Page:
Two men were sentenced in Milton local court this week after being found guilty of affray.
David Betts and Andrew Lawson got into a fight on August 17 last year which left Lawson with two broken wrists and facial injuries, and Betts with serious bruising.
Betts had gone round to his friend’s unit in Sussex Inlet to watch the football with a few other friends.
He spent a lot of time at his friend’s house and did not get along with the neighbour, Andrew Lawson.
Prior to the night of the 17th there had been a number of words exchanged between the pair and Betts had reported Lawson to the police for scratching his car.
On the night of the 17th police were called to the Sussex Inlet unit block after Lawson had been yelling profanities. They attended and asked Lawson to quieten down.
The court heart from several witnesses who said minutes after police left, Lawson was yelling again and threw a brick through the window of Betts’ friend’s unit.
Betts picked up a wooden picket and walked outside. He claimed he had walked out with the stick to defend himself and said in his evidence he had been scared of Lawson.
Magistrate Gabriel Fleming did not accept this and said he had, in her view, “walked outside with intent”.
Lawson came away from the fight worse off, with two broken wrists and facial injuries. He claimed Betts had used the picket to hit him across the wrists and had kicked him in the face.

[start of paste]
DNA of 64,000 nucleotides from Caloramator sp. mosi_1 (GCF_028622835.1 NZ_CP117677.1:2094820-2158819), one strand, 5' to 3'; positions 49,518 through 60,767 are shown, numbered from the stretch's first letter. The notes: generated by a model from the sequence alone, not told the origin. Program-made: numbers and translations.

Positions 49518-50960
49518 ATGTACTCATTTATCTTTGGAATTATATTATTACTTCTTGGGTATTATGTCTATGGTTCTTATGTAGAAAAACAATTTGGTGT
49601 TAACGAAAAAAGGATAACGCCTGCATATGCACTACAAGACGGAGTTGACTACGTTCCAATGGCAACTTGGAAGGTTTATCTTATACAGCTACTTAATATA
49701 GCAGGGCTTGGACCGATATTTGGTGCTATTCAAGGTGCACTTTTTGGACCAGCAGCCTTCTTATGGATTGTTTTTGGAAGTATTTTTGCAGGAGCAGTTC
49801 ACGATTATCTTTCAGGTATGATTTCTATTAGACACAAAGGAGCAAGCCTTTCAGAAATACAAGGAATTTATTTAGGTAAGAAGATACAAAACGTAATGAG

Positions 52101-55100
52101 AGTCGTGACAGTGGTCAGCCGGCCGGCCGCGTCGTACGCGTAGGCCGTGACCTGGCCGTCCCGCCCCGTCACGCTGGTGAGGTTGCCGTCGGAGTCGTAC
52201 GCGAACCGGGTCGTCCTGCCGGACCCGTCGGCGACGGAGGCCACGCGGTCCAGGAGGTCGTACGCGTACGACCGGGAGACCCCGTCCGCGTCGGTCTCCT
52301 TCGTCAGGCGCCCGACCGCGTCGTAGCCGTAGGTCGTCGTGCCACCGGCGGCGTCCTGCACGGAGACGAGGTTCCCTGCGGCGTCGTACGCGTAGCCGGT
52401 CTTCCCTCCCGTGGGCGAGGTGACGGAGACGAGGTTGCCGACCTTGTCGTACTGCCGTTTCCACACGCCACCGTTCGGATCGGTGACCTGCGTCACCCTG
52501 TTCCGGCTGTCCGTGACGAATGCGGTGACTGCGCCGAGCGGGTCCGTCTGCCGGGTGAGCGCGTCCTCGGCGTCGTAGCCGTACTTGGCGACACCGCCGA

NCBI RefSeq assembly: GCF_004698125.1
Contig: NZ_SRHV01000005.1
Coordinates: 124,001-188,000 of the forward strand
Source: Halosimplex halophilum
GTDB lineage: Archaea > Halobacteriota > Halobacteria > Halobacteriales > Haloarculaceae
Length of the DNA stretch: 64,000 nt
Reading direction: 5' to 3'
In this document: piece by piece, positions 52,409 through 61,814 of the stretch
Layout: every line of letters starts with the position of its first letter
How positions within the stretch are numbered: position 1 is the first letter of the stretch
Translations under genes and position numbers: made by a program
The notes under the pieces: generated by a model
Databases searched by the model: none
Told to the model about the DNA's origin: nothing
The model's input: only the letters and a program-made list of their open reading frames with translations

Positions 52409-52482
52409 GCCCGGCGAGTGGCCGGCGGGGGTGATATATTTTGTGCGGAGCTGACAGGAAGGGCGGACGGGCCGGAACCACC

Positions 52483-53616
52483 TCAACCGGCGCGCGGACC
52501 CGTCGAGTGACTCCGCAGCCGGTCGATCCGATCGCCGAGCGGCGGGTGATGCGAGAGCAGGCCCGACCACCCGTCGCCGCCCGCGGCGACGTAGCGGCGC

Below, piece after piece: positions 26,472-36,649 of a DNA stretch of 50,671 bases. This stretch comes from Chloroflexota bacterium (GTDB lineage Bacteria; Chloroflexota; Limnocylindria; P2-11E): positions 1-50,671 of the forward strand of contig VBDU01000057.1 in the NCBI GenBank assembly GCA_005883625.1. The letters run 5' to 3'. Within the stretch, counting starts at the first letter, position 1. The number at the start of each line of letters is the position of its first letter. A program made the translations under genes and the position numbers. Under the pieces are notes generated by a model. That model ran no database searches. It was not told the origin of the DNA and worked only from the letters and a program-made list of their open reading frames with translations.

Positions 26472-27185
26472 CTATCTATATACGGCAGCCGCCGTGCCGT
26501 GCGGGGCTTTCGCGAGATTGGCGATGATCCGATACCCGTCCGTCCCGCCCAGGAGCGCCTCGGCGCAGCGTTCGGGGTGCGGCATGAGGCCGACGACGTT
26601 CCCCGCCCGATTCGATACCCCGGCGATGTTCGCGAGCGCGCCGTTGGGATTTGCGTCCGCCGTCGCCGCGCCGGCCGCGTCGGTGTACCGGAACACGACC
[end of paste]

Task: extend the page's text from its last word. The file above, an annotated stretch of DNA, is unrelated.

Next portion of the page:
Other witnesses told the court Betts had been pinned down the entire time and did not have a chance to throw punches at Lawson. They said one of his friends had managed to get Lawson off Betts after a few minutes and break the fight up. Another friend had thrown the wooden picket aside.
Magistrate Fleming found both men guilty and gave them a $1000 fine and a 12 month good behaviour bond.
“On his [Betts’] own evidence he left the home with a weapon,” said Magistrate Fleming.
“This is threatening and unlawful,” she said.
She also did not accept his argument of self defence, saying his response to Lawson was excessive, not reasonable.
“He was taking the law into his own hands.”
Magistrate Fleming also said Lawson had not been “full and frank” with the court.
“He was fully engaged and threw punches,” she said.
“This is unacceptable conduct.
“It affects the whole community.”
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